Templar enthusiasm for the world of high finance may have originated at the Champagne Fairs – a massive market held in Troyes and other towns in the Champagne district of France.  This was where the first Templars originated from so the order had strong links to this part of the world. Merchants would come from all over Europe bringing goods from further afield including the Middle East. To ease the flow of transactions, the Templars developed their credit note system. The knights themselves would have been selling their wool and other produce from their manors to fund their crusading activities in outremer.

2012 – excellent year for The Templar Knight blog

A quick report back to all of you who follow this blog. What a year it has been! A record number of visitors have come to view these pages and the number of daily unique visitors more than doubled compared to 2011. You can see the current figure for views on the right hand side of this page and the number of people following the blog. It just keeps going up and up!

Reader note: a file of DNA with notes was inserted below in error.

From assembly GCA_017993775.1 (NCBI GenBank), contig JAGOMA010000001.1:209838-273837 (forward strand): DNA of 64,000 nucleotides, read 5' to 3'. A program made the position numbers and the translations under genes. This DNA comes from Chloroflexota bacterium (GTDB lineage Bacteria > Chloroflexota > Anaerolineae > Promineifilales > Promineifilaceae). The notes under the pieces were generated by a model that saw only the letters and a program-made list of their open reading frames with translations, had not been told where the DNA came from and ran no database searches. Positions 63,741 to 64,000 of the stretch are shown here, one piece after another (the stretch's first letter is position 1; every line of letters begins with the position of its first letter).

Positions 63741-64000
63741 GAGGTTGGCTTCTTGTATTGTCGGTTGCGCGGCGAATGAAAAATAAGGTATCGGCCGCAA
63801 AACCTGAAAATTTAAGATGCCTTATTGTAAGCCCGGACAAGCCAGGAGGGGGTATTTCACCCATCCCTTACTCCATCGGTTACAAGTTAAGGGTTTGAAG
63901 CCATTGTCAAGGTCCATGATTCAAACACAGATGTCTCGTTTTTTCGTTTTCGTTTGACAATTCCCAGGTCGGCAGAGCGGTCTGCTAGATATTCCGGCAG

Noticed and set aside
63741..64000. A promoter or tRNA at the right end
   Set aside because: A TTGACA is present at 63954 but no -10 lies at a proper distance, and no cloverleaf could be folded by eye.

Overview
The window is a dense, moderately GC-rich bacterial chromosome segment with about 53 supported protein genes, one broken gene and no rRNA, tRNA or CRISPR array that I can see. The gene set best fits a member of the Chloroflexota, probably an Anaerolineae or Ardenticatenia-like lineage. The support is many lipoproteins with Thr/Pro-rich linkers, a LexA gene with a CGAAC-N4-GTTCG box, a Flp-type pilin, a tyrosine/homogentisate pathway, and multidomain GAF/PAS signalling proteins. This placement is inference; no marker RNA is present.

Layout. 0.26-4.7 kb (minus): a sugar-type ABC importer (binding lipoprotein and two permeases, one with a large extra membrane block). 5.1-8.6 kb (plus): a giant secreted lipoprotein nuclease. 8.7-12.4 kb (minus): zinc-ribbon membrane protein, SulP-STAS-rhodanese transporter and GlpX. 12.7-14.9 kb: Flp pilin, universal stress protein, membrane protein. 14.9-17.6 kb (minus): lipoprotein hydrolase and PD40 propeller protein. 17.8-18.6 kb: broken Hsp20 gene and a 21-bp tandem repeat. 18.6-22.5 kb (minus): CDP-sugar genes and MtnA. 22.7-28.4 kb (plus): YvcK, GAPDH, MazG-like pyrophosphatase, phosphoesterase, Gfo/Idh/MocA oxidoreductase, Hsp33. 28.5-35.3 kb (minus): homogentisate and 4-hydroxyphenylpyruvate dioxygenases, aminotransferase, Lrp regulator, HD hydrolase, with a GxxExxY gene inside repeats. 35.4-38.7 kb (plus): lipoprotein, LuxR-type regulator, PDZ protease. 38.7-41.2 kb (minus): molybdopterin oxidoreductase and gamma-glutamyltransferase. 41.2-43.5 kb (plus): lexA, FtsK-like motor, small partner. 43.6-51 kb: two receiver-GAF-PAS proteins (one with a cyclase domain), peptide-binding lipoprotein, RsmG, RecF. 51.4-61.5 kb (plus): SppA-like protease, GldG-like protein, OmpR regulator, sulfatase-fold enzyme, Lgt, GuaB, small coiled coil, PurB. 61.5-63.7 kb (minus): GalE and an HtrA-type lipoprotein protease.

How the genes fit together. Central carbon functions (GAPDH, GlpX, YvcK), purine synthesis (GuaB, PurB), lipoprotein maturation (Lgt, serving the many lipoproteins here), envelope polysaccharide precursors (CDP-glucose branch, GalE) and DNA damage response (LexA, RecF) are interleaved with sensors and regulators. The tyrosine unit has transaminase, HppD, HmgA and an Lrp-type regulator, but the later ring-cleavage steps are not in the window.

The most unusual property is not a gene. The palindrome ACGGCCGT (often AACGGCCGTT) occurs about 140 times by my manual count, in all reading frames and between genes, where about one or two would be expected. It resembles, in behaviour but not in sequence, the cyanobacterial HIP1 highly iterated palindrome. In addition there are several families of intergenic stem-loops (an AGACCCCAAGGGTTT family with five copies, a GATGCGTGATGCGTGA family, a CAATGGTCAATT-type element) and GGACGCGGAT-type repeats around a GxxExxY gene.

Most incredible was the sharp increase in the number of people following the Facebook page for my Templar book – Quest For The True Cross.  Again you can see details on the right hand column on this page. In the space of about two months, the number of page fans went from about seventy to around four and a half thousand as of today. Really noteworthy was the number of young people in the Middle East who wanted to know more about the Crusades and the medieval era.

For reasons I can’t explain – my other Facebook page related to this blog – William de Mandeville (main character in the book Quest For The True Cross) also rose but the visitors tended to be from the Portuguese and Spanish speaking world. The fact that the action in the book does transfer to medieval Portugal will no doubt have been a factor.